Glen Beck, the Fox News pundit, this week, you might have heard, called President Obama "a racist." The controversy began Tuesday morning when Beck, during a guest appearance on “Fox and Friends,” said that Obama – whose mother was white and who was raised by his white grandparents – has a “deep-seated hatred for white people or the white culture, I don’t know what it is.” Partially challenged, he went on: “I’m not saying he doesn’t like white people. He has a problem. The guy is, I believe, racist.”
Nothing is ever simple in Vietnam, including Catholicism. Yesterday we published an article reporting that relations between the church and government are warming, and that it is even possible that Pope Benedict could visit Vietnam in 2010.
Today there are reports that thousands of Catholics marched on Vietnamese streets July 26 to protest the beating of two Catholic priests and the detainment of seven other Catholics.
It is one thing for conservative Catholics to ignore the Pope’s recent encyclical calling for more not less social justice when they denounce the different proposals for health care reform. And, it is another thing when they ignore the bishops’ statements supporting health care reform. But, it is quite another when they simply distort the truth and claim the mantle of the faith for their efforts.
What a delight to get up this morning and check out the front page of my Washington Post. Instead of dismal war stories, or a Senator’s diatribe against health care reform, there was a photo of six Franciscan monks walking their way across Virginia!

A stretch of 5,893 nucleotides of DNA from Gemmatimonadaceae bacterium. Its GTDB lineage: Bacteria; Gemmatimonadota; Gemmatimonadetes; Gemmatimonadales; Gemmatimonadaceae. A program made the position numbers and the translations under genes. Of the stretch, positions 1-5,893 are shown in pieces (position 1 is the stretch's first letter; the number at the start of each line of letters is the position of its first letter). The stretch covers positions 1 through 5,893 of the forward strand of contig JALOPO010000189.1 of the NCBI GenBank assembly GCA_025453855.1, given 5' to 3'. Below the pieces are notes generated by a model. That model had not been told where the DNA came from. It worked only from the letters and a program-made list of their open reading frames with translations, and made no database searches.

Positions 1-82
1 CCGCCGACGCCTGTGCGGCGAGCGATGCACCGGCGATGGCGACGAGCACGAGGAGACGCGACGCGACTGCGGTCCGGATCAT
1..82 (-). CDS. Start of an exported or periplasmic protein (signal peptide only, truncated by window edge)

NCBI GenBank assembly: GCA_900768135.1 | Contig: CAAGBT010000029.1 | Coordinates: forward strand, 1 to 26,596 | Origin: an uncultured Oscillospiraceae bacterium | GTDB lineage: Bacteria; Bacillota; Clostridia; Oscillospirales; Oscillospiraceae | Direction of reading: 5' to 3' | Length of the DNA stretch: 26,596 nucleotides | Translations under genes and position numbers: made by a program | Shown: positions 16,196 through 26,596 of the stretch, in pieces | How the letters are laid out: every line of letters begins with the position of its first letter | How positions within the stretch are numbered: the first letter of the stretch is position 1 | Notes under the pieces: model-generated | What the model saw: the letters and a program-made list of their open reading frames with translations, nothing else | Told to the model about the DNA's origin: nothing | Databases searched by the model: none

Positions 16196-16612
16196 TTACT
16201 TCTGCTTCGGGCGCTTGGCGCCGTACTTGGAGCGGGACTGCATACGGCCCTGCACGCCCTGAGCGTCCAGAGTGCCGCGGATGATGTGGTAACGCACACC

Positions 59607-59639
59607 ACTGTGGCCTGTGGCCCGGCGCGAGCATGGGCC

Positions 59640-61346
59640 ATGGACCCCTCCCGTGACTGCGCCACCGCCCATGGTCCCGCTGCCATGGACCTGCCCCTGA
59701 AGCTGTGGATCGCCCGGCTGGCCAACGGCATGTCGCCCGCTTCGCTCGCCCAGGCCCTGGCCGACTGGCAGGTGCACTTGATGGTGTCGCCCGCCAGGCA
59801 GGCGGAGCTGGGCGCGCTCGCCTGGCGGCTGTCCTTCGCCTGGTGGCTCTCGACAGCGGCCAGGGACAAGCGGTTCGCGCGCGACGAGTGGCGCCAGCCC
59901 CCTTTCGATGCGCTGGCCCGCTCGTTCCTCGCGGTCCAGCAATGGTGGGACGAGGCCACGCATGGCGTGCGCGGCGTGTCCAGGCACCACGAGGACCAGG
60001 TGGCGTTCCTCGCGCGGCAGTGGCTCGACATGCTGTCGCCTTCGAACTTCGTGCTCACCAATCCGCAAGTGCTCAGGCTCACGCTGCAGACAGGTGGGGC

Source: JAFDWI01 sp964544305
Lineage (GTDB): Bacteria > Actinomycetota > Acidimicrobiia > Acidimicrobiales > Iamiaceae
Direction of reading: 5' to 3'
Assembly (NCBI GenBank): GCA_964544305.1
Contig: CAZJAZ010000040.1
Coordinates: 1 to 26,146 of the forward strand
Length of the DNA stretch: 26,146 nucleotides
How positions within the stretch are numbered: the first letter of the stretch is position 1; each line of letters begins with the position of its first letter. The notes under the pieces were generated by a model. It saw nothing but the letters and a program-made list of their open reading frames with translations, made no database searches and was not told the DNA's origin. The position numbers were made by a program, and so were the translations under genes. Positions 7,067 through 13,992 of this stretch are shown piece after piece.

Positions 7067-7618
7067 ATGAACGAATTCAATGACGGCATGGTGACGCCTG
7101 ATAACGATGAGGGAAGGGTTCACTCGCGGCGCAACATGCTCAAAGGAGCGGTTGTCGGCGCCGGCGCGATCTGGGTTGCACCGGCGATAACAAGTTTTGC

In yet another sign of growing environmental advocacy under Pope Benedict XVI, the Vatican announced this morning that the theme of its World Peace Day in 2010 will be, "If you want to cultivate peace, take care of creation."
According to a statement released this morning, the thrust of Benedict XVI's message for the next World Peace Day will be that promoting peace in the world requires resolving what the Vatican referred to as "the present ecological crisis."
This from a reader who says he is tired of hearing people refer to "fallen-away" Catholics. He offers some other terms. Some seem to make more sense than others:
If we are to move to a world without nuclear weapons two practical steps will be required: 1. The actual dismantling of nuclear bombs. 2. The verification of the process -- without revealing sensitive security information. That why I find this report of the actually dismantling process of special interest.
In case you did not get a chance to read the letter sent early this month to all U.S. senators and representatives by Bishop William F. Murphy, Chair of the U.S. bishops' Committee Domestic Justice and Human Development, you can find it here.
With comprehensive health care in the balance and strong vested interests making every effort they can to slow or stop health care reform, the position of the Catholic church on health care reform matters.